Lupica: Yoenis Cespedes is Sandy Alderson’s winning move

By on January 24, 2016
Mike Lupica


Saturday, January 23, 2016, 11:59 PM

Sandy Alderson sets the Mets up to compete for a championship next season. Bryan R. Smith

Sandy Alderson sets the Mets up to compete for a championship next season. 

You always have to start with the economy of baseball, where you can hardly ever spend your way to the World Series despite the hysterical reaction every time your team doesn’t try to do that:

There is only one team, still, in baseball history that spent more than $ 200 million on baseball players and actually won the Series. That was the 2009 New York Yankees. Their payroll that year was around $ 210 million. They have spent more than $ 200 million a year for every year since that (the way they did for the five years before that), and haven’t won since. The season before last, they committed seven years to Jacoby Ellsbury and seven years to Masahiro Tanaka and more than $ 300 million in future financial commitments to the two of them.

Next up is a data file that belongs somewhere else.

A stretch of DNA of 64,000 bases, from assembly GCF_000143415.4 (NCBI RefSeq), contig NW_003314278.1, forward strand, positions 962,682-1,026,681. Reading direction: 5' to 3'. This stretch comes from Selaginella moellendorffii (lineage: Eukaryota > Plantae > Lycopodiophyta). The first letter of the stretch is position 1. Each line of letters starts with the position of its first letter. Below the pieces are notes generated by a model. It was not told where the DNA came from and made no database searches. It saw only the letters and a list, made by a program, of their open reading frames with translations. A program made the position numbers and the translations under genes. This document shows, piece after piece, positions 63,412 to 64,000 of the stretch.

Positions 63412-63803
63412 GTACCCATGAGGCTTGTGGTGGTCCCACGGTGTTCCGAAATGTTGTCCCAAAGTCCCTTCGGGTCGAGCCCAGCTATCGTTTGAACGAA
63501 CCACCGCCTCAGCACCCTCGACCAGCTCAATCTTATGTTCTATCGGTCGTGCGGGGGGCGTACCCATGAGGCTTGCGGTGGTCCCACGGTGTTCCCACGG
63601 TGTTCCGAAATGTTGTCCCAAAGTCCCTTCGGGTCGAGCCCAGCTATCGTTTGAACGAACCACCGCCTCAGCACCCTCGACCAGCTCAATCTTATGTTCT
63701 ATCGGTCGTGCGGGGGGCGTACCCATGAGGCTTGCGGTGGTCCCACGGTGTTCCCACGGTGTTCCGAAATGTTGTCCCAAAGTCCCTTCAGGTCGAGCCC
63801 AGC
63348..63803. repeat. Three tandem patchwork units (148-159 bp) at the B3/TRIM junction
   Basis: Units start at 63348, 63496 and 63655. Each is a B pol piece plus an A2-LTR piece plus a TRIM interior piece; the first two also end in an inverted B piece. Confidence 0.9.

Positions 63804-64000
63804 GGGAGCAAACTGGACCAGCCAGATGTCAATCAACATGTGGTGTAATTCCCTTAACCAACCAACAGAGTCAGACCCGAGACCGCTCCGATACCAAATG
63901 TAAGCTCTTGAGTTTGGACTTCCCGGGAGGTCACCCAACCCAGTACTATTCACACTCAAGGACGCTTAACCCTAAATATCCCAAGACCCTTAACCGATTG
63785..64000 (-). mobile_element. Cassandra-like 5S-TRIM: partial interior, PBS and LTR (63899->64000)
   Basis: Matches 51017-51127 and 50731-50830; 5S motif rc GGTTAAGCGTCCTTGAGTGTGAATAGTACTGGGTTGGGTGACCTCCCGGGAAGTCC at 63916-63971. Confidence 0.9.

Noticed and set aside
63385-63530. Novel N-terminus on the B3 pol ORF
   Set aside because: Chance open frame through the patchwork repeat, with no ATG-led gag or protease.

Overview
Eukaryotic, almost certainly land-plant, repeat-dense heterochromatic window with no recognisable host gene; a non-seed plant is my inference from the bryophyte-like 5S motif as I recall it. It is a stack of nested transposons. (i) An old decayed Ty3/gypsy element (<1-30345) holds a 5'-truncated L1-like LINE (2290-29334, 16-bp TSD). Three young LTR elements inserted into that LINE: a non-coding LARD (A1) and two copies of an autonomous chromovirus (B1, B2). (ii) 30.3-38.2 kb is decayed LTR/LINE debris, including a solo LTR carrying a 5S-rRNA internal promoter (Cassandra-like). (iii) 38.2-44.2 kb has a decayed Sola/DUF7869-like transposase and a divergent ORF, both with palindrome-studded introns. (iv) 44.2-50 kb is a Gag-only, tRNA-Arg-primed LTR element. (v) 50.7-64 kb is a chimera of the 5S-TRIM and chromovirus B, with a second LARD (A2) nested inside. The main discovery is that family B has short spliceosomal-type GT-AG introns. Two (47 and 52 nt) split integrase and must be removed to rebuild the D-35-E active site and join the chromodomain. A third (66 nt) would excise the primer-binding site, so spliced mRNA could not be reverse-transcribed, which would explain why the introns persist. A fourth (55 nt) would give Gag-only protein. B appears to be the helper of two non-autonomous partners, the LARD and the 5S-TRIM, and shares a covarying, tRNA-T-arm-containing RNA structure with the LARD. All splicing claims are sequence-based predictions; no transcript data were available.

The closest thing to a dynasty in baseball over the past several years are the San Francisco Giants, who have won three World Series in the last six seasons. The most money they spent in any of those years was when they were a little over $ 150 million. The Mets aren’t there now that Yoenis Cespedes is coming back, but they’re close enough. And maybe the people in charge aren’t the dumbest and cheapest in the world after all.

And the team that beat them in the World Series in a five-game series that looked and felt and even sounded a lot closer than that, the Royals, a team that has a batting order that is like barbed wire and enough pitching and plays a beautiful game of baseball, they were at $ 110 million in 2015 when they won their first World Series in three decades.

The Royals have also played two World Series in a row, something the Yankees last did in 2000 and 2001. The Royals came as close as you can come in Game 7 in 2014 against the Giants, with the tying run on third base in the bottom of the 9th of Game 7. Then came back better and stronger. The Mets didn’t come that close last fall. But they were a 9th inning away from at least pushing the thing back to Kansas City, and are now set up to finish the job this season the way the Royals did.